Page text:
Originally Posted by AK lawyer
Except in states where the courts have adopted the "psycholgical parent" theory. I don't know if Oregon is one of those.
1. Harrington v. Daum, 172 Or App 188 (2001). Visitation awarded to deceased mother's boyfriend over objection of birth father, reversed.
2. Wilson and Wilson, 184 Or App 212 (2002). Custody of stepchild awarded to stepfather, along with parties' joint child, reversed.
3. Austin and Austin,185 Or App 720 (2003). In the first case applying revised ORS 109.119 and, in the first case since Troxel, the Court of Appeals awarded custody to a third party (step-parent) over the objection of a birth parent (mother). The constitutionality of the revised statute was not raised before the court. The court found specific evidence to show that mother was unable to adequately care for her son. The case is extremely fact specific. Father had been awarded custody of three (3) children, two (2) of whom were joint children. The third child, at issue in the case, was mother's son from a previous relationship. Therefore, sibling attachment as well as birth parent fitness were crucial to the court's decision. ORS 109.119
provides that the natural parent presumption may be rebutted if "circumstances detrimental to the child exists if relief is denied" summary evidence that a child would be harmed through a transition to the custodial parent will not be adequate. ORS 109.119,
"(1) Any person, including but not limited to a related or nonrelated foster parent, stepparent, grandparent or relative by blood or marriage, who has established emotional ties creating a child-parent relationship * * * with a child may petition or file a motion for intervention with the court having jurisdiction over the custody * * * of that child, or if no such proceedings are pending, may petition the court * * * for an order providing for relief under subsection (3) of this section.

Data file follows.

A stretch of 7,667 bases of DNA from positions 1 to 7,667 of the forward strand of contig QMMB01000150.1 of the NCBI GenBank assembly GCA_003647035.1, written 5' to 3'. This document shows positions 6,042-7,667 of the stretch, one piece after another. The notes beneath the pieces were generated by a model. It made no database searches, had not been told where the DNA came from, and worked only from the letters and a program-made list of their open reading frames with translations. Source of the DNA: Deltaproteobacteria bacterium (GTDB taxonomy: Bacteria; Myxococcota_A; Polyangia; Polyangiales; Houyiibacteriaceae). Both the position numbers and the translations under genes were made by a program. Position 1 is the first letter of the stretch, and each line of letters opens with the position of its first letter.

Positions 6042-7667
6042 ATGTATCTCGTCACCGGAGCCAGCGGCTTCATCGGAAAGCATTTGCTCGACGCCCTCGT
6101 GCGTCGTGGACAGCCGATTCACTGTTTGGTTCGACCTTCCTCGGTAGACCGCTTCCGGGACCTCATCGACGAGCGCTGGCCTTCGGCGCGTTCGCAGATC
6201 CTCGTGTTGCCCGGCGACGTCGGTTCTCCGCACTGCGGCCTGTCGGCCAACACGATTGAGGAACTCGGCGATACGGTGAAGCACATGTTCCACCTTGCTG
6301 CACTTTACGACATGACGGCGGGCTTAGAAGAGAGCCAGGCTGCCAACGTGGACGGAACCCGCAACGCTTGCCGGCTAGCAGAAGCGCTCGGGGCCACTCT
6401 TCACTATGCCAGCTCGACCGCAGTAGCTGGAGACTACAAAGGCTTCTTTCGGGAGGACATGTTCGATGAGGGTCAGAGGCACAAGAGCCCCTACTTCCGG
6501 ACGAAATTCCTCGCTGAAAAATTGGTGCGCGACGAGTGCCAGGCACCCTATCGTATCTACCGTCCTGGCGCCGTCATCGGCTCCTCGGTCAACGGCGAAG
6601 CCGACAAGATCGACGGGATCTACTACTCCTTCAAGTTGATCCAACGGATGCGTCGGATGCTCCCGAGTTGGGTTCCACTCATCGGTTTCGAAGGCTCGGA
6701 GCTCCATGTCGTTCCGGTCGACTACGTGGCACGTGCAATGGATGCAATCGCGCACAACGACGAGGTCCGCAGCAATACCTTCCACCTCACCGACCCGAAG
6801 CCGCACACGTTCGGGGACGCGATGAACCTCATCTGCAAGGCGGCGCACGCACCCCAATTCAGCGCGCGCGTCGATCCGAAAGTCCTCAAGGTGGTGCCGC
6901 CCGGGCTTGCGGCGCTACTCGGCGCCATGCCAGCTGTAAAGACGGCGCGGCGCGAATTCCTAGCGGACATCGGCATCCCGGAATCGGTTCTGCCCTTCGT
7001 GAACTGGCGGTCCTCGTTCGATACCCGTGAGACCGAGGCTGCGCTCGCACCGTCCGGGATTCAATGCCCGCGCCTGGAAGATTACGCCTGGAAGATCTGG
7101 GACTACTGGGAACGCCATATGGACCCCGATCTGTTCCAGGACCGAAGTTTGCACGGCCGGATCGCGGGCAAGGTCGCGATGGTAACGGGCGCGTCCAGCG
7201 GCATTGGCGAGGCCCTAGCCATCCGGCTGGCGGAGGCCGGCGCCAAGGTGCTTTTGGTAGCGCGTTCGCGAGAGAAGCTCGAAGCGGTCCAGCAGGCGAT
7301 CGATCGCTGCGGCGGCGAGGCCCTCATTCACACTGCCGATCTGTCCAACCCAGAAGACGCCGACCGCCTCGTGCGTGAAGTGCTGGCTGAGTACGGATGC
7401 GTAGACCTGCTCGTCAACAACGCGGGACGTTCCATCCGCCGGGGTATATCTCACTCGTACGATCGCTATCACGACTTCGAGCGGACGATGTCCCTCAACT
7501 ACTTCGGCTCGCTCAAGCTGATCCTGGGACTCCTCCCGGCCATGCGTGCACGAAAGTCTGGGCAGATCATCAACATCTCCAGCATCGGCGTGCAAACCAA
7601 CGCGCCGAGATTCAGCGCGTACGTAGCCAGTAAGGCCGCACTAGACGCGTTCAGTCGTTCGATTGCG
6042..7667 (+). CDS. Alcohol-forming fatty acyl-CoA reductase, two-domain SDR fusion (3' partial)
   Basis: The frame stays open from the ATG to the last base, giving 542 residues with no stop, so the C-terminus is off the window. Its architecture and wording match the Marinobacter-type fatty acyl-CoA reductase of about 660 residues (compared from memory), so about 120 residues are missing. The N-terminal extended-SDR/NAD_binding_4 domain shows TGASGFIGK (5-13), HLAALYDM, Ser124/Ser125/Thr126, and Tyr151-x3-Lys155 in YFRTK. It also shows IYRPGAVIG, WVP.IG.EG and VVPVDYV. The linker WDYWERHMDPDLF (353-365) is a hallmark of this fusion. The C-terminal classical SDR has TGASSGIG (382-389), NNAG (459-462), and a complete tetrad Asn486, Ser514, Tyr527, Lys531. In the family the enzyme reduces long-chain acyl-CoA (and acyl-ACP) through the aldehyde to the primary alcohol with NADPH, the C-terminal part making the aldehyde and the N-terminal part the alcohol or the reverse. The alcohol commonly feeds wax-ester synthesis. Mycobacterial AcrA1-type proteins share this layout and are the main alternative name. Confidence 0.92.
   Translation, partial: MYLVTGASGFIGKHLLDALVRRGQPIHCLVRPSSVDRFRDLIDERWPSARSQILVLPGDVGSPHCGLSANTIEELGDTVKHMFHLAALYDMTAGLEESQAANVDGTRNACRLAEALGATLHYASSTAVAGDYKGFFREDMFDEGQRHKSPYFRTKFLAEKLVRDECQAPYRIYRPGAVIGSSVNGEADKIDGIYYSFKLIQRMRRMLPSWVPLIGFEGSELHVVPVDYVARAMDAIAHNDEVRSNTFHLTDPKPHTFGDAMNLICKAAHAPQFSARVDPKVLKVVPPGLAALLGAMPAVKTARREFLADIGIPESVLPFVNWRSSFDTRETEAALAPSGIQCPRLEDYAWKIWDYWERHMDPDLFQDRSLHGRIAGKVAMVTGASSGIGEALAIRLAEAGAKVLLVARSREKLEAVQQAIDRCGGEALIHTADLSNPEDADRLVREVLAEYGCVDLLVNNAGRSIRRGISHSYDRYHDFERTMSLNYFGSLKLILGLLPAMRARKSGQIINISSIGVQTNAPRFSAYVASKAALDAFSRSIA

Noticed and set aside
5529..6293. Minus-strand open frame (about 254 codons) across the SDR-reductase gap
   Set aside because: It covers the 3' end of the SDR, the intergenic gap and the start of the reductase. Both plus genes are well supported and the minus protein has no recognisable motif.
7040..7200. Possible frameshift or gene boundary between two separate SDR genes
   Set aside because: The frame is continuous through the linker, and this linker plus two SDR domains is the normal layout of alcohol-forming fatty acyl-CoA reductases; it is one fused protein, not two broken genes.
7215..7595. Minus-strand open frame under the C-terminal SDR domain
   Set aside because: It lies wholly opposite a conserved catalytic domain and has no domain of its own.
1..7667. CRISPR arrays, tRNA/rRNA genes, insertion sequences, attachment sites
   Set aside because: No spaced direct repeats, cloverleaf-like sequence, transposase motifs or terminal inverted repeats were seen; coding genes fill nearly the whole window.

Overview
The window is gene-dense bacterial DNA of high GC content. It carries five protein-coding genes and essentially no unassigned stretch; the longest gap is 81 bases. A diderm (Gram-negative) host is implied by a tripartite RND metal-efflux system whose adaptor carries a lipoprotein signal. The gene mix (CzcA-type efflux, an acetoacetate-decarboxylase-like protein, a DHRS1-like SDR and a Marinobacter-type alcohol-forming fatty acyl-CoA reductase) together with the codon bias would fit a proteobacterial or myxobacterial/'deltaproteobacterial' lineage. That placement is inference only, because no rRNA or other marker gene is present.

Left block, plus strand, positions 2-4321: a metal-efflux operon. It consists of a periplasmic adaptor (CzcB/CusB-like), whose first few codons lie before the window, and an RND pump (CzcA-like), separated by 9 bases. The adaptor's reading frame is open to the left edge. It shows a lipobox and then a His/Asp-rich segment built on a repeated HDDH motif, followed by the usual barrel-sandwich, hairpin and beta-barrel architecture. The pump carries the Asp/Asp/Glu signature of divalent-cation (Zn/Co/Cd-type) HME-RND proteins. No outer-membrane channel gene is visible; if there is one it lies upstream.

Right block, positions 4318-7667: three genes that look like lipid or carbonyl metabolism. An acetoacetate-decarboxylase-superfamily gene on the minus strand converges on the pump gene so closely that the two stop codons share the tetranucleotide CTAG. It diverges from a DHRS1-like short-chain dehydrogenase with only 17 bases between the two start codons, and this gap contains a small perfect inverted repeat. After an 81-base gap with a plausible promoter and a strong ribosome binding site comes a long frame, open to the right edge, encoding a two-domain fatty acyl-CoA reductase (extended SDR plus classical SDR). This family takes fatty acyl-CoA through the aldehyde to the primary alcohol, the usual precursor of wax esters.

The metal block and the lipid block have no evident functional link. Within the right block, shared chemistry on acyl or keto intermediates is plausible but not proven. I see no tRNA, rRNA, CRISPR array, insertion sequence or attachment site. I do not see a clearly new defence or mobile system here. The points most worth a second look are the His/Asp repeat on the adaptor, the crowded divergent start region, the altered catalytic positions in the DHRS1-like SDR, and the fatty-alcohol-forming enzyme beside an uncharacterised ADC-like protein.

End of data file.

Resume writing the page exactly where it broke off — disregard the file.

"(2)(a) In any proceeding under this section, there is a presumption that the legal parent acts in the best interest of the child.
"* * * * *
"(3)(a) If the court determines that a child-parent relationship exists and if the court determines that the presumption described in subsection (2)(a) of this section has been rebutted by a preponderance of the evidence, the court shall grant custody * * * to the person having the child-parent relationship, if to do so is in the best interest of the child. * * *
"(4)(a) * * *
"(b) In deciding whether the presumption described in subsection (2)(a) of this section has been rebutted and whether to award custody, guardianship or other rights over the objection of the legal parent, the court may consider factors including, but not limited to, the following, which may be shown by the evidence:
"(A) The legal parent is unwilling or unable to care adequately for the child;
"(B) The petitioner or intervenor is or recently has been the child's primary caretaker;
"(C) Circumstances detrimental to the child exist if relief is denied;
"(D) The legal parent has fostered, encouraged or consented to the relationship between the child and the petitioner or intervenor; or
"(E) The legal parent has unreasonably denied or limited contact between the child and the petitioner or intervenor.
"* * * * *
"(8) As used in this section:
"* * * * *
"(b) 'Circumstances detrimental to the child' includes but is not limited to circumstances that may cause psychological, emotional or physical harm to a child."
And finally LAMONT -O'DONNELL,/SUPREME COURT OF THE STATE OF OREGON/ http://www.publications.ojd.state.or.us/S50551.htm
"Second, as previously discussed, the legislature specifically identified five factors that may be considered in determining whether the presumption has been rebutted. ORS 109.119(4)(b). By stating that those factors are nonexclusive and by including, as relevant factors, whether the nonparent recently has been the child's primary caretaker and whether the legal parent has consented to the relationship between the child and the nonparent, the legislature demonstrated that the parental presumption can be rebutted without a showing
that the parent will harm the child or is unable to care for the child. " Thus a fit, able and willing parent may be stripped from custodial rights in the state of Oregon.